Last week while I was walking to submit my first academic job application in Central London, a very old but still charming lady asked me where Bloomsbury Street was. I accompanied her until the Street to help her find her way and learnt that she was running, at the Imperial College, an office where Ernst Boris Chain and Alexander Fleming discovered penicillin with Howard Florey. She tells me: “I am half Russian” and I respond “which explains your beautiful eyes!”. Flattered and shy, she also tells me how the whole research had started somehow coincidentally while looking for some paper at Oxford in order to help a PhD student’s thesis or smg. like that. If I did not have to submit this application, I would have invited her for coffee and cake at the LRB cake shop and listened to more stories…

This (again unexpected and lucky) encounter made me think once again about the roots of my fascination with natural sciences. Two days later a very interesting historian of science I had first listened to at Royal Society and then wanted to meet up to discuss his work on the history of neurosciences asked me: “But why are you interested in all this?” I could not give a proper and coherent answer at that moment apart from the fact that I am curious about everything or I believe that social scientists should engage with natural sciences…But really, why am I not only ‘interested’ but also a bit ‘crazy’ about all this?

First, the very obvious reason: This is not a human-centred world. This is a world guided by blind processes of evolution, of which we, humans, are only a part, a relatively novel part. If we want to understand the social, we need to understand the Mother Nature. Even the development of our brains is related to the regulation of our bodies, our relationship with the external world. I am not saying that the social scientist should be an ‘expert’ of natural sciences, but there is great value in following the developments in natural sciences to be more sensitive to the limits and possibilities of our own object of inquiry.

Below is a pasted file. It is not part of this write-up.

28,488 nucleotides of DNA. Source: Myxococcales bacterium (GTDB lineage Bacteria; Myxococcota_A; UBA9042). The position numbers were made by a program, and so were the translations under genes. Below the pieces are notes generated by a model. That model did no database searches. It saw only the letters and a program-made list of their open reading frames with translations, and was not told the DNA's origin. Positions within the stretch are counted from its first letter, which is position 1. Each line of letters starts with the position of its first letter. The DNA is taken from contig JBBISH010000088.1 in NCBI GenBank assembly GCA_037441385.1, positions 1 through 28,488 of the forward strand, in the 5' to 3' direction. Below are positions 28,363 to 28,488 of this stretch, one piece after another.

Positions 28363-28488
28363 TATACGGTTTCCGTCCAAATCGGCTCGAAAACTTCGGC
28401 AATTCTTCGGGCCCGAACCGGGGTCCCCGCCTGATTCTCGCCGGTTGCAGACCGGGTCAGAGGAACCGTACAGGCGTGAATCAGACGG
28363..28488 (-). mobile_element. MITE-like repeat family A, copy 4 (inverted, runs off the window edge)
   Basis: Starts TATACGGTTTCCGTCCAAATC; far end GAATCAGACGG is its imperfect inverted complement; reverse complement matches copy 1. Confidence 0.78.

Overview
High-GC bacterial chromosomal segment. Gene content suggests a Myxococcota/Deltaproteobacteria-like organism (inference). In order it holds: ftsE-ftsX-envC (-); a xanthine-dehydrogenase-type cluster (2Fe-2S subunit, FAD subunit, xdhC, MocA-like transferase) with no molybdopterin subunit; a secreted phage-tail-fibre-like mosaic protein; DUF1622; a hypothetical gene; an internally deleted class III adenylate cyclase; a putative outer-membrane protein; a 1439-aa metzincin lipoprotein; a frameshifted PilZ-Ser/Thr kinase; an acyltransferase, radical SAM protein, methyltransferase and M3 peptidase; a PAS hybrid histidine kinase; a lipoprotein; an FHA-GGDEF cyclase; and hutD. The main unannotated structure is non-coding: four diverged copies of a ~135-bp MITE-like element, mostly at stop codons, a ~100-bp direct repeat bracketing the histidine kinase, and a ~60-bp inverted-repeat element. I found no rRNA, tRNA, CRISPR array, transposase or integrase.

Second, the way natural scientists (at least great ones) worked can be quite useful for social scientists. Great natural scientists (and I will limit myself to the ones I read) are looking at their data again and again. They interpret the same data with a new outlook or find new data to challenge a well-established perspective. They may be obsessed with empirical data, but they are also excellent in imaginative speculation. One of the great ideas of natural sciences are the result of the question which start as “What if the relationship between X and Y were not the way we thought?” The fact that several of those people deal also with real-life problems (e.g. finding a safety solution for miners for Humphrey Davy who works on gas, helping the British navy captains to measure the depth of the sea for Robert Hooke who works on scientific instruments) is a further advantage, which pushes them to be innovative. (In fact, that should be one of the reason why Gramsci is a great social scientist: His scientific inquiry is very much motivated by pragmatic and political tasks he set) Great natural scientists attack each other and after a serious attack, nothing is the same again whereas in our world of social science, we can live happily, with our “ideas” who are equally right or wrong, who can coexist in conflict yet in peace. How many times did you see a social scientist saying: “Actually I wrote ten papers on regulation theory and post-fordism, but I recently did studies and my new findings invalidate completely my earlier argument”? How many times did you see a social scientist, who dares to give up the intellectual investment he/she made in a theory/area and start everything again, who feels the scientific pleasure of being defeated by a contesting argument?